If you were hoping that tip was going to offer scientific justification for your lavender coloured pyjamas then I can only apologise……
8) Listen To Waves
It’s no surprise that noises disrupt our sleep. Some more than others.
When you sleep, your unconscious brain is still listening out for any sounds that signal danger….men and women are sensitive to different kinds of sounds when they sleep, with some research showing that women are listening out for crying babies, dripping taps, and rowdiness, while men are more attuned to car alarms, howling wind, and buzzing flies….data from more than 20,000 people….discovered that aircraft are more disruptive than cars, and that cars are worse than trains.
All this noise. What’s the solution? Mask the noise with less disruptive sound.
.…research has shown that playing the sounds of waves crashing on a beach, or ‘white noise’ (the noise you hear when you have a radio tuned between stations), helps cover up these disturbances and aids sleep.
Righto. You’ve upped your exercising, cut your napping, made friends with rubber ducky, chowed down, kept the 2 S’s, turned off the devices, you reek of lavender, and your room sounds like the North Atlantic. But you still can’t sleep. What now?
9) Find Your Optimal Bedtime
Sometimes we can’t fall asleep because we aren’t tired when we go to bed.
Ideally, we would fall asleep the moment we put our heads on the pillow. Is it possible?
‘Restrictive sleeping’ is an effective technique to find this holy grail of sleep.
Here’s a step-by-step summary of the restrictive sleeping routine suggested in Night School: Wake Up To The Power Of Sleep:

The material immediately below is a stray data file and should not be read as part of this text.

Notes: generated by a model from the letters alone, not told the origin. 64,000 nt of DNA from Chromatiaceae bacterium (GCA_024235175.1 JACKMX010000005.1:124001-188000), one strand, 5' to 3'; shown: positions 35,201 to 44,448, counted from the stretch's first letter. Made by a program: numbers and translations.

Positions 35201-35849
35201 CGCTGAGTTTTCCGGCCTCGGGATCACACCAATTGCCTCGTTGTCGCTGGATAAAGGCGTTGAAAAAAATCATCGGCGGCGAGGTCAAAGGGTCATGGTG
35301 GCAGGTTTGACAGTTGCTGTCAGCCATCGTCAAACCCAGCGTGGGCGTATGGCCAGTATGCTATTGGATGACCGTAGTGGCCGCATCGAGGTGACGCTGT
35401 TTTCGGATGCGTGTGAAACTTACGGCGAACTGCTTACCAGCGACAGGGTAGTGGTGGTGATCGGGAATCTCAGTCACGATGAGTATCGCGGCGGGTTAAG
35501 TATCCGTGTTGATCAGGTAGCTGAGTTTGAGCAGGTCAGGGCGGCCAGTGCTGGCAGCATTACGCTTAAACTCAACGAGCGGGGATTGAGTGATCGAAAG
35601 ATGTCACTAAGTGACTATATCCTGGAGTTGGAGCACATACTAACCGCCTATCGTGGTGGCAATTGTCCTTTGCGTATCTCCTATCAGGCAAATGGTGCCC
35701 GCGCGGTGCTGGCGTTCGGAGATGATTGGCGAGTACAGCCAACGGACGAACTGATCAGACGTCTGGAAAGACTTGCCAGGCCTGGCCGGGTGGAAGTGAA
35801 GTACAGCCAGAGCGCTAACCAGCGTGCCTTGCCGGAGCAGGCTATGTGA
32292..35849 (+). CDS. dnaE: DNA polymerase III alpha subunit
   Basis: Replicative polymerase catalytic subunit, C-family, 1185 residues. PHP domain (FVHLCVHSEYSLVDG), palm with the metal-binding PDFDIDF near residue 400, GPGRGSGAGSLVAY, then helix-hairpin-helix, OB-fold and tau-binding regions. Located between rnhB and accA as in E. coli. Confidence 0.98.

- Go to bed six hours before you want to wake up for 5 days (no naps during the day)
- Track your time in bed and time asleep for the 5 days (this app can help)
- Work out your sleep efficiency for the last 5 days (average time asleep / average time in bed)
- If your sleep efficiency is greater than 0.9 go to bed 15 minutes earlier for next 5 days
- If your sleep efficiency is less than 0.9 go to bed 15 minutes later for the next 5 days
- Repeat steps 4 and 5 until you are getting 7-9 hours sleep each night with sleep efficiency of 0.9
So there are 9 tips from science to get you on track for zzz’s.
If the above tips (and the drowsiness that reading this blog tends to induce) are still not getting you to sleep, consider seeing a clinical psychologist specialising in cognitive-behaviour therapy (CBT). Why?
Because a single 1-hour CBT session has been shown to have a 73% success rate in curing acute insomnia, and within 3 months.
Sweet dreams! (and here’s more sleep tips from Richard Wiseman’s youtube channel)
Image sources: wikimedia commons